At The Movies: Homes with a sting in Vivarium and The Rental

A still from the film Vivarium starring Jesse Eisenberg (left) and Imogen Poots. PHOTO: SHAW ORGANISATION

SINGAPORE - This week, there are two films about homes that are not quite the dream properties they appear to be on the outside.

The science-fiction horror work Vivarium (M18, 98 minutes, opens July 23, 4 stars) stars Jesse Eisenberg and Imogen Poots, both in this column a few weeks ago for the drama The Art Of Self Defense (2019). In this film, they are Tom and Gemma, an average couple looking for a starter home when they chance upon Yonder, a development the agent promises will be their "forever home".

In this icy satire of the property ladder, Yonder does turn out to be their forever home, just not in the way they expect.

Of late, Hong Kong is the place for bitter comedies about the property market. In Dream Home (2011), a woman murders her way to a progressively nicer flat; in Room With A View (2019), a family goes on a rampage when a millionaire's obnoxious billboard obstructs their view of the sea, slashing the value of their apartment.

In Vivarium, a mostly Irish production selected for the Cannes Film Festival in 2019, the tone is much less literal. Tom and Gemma find themselves in a Twilight Zone landscape of the surreal in which everyday actions yield bizarre results.

Besides revealing home ownership to be the nightmarish burden that it can be, the story asks cynical questions about consumerism and suburbia and even darker ones about parenthood. The South Korean drama Parasite (2019), winner of the Best Picture Oscar, makes a point about one social class feeding on another in a mansion on a hill. In this bleak, unsettling story, parasitism is about as real as it can be, and kept within the embrace of the family.

The Rental (NC16, 93 minutes, opens Jul 23, 2.5 stars) addresses another suburban fear: In Airbnb homes, guests are at the mercy of the owner's moral code.

What sets this apart from other cautionary tales about social media and the gig economy is style. Imagine a cabin-of-terror slasher movie that avoids tropes, such as jump scares, cute teen characters or a villain whose motive is tritely labelled "insanity".

You might end up with this movie written by American Joe Swanberg, veteran of the so-called "mumblecore" scene. It is helmed by an actor making his directorial debut, Dave Franco. Yes, that Dave Franco, who worked with Swanberg in the Netflix drama-comedy series about sex, Easy (2016 to 2019), but who is known mostly for appearing in comedies (21 Jump Street, 2012; The Disaster Artist, 2017).

A still from the film The Rental featuring (from left) Dan Stevens, Sheila Vand, and James Allen White. PHOTO: GOLDEN VILLAGE

Four adults from San Francisco, some flush with tech money, find a dream Airbnb rental on the coast for a weekend getaway. As the hours wear on, however, frictions in the group (Dan Stevens and Alison Brie as one couple, and Sheila Vand and Jeremy Allen White as another) gnaw at their sense of well-being. A secret discovered within the home triggers a chain of deadly events.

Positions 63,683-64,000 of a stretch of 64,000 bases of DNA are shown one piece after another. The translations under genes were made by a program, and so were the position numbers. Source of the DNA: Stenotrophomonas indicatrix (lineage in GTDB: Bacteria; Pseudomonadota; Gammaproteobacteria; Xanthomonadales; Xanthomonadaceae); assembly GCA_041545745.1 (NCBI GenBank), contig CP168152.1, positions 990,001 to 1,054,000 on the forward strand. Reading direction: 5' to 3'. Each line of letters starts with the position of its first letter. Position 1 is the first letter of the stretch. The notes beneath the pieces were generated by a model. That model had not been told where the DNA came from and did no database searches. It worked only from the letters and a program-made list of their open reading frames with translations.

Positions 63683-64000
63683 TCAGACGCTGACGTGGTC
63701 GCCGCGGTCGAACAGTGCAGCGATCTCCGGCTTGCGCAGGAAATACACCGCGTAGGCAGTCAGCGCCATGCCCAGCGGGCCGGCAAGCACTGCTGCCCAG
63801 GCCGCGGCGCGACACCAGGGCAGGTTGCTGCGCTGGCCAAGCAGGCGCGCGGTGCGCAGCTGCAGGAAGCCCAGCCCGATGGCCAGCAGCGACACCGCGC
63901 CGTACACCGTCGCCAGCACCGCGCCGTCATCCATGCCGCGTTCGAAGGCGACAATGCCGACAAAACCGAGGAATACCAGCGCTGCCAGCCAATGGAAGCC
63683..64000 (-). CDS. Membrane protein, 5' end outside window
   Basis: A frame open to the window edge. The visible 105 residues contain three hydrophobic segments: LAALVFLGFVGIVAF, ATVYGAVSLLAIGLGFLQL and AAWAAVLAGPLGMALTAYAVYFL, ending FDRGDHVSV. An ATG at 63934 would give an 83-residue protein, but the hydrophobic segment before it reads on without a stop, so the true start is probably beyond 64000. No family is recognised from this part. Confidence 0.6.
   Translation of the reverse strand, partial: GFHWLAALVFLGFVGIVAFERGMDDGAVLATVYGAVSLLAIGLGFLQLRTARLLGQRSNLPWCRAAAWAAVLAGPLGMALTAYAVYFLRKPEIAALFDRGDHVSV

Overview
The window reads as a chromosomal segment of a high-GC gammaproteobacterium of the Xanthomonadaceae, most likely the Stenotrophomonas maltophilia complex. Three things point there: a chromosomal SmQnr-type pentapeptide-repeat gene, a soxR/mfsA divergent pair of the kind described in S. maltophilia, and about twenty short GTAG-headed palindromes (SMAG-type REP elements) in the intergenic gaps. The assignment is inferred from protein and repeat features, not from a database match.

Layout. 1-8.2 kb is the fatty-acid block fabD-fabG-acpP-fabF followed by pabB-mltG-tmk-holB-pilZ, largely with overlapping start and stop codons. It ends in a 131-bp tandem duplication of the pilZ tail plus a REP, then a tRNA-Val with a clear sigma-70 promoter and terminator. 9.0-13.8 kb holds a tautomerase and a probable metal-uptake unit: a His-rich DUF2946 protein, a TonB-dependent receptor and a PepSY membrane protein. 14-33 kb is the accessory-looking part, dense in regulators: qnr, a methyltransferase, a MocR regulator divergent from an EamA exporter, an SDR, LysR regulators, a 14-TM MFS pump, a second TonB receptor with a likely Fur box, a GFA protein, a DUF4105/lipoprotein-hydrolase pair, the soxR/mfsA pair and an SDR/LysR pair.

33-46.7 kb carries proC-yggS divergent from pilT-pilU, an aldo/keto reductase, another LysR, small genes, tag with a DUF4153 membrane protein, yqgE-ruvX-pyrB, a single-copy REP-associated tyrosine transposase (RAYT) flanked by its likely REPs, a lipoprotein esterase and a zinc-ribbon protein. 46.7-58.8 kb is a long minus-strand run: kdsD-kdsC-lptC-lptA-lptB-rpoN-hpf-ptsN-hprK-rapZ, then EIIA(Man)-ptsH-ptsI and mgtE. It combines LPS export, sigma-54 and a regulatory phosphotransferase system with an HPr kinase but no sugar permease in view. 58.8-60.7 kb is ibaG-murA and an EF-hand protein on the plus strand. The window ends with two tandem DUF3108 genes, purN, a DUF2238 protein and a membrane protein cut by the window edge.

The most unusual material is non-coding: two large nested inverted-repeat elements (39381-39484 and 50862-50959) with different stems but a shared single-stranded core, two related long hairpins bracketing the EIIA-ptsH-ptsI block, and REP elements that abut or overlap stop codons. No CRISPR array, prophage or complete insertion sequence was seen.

There is a lot to admire about a film that does away with terrible slasher tropes such as jump scares, and replacing it with naturalistic dialogue. There is a surprising amount of plot to get though for a Swanberg production, though, and Franco struggles to give the story feelings of tension and release.

For a film that wears its naturalism far more easily, look to Indonesian indie drama Humba Dreams (2019, NC16, 75 minutes, Netflix, 4 stars).

Part road trip, part coming-of-age story, it follows Martin (J.S. Khairen), a Jakarta film student who returns home to the island of Sumba, in the east of the country, to settle affairs after the death of his father.

A still from the film Humba Dreams. PHOTO: NETFLIX

It is a journey to a quiet, parched landscape different from that of packed, tropical Java. Martin's people speak their own language and practice a mix of Christianity and animism. Spirits speak to the living through shamans and in dreams, reminding them of debts unpaid and promises unkept.

Martin's quest takes him around the island's towns and villages, allowing him to meet a range of locals, including those whose daughters and husbands joined the tide of Sumbanese seeking jobs in Malaysia, only to disappear.

Writer-director Riri Riza's back-to-home-town setup lets audiences see an older world through the eyes of someone who has a foot in the modern and the ancient. It is not the freshest idea in the world, but in this heartfelt story about a young man coming to terms with his father's legacy, it works.

Films opening this week include the family animation Bigfoot Family (PG, 88 minutes, opens July 23), the follow-up to Son Of Bigfoot (2017). In this eco-adventure, Bigfoot attempts to stop an Alaskan drilling company, but when he disappears, his son, mother and a troop of animal friends stage a search.

In the Korean thriller Intruder (PG13, 102 minutes, opens July 23), the sister of architect Seo-jin (Kim Mu-yeol), Yoo-jin (Song Ji-hyo), returns after a disappearance of 25 years. The prodigal daughter, however, comes home laden with secrets.

Watch the trailer for Vivarium here.

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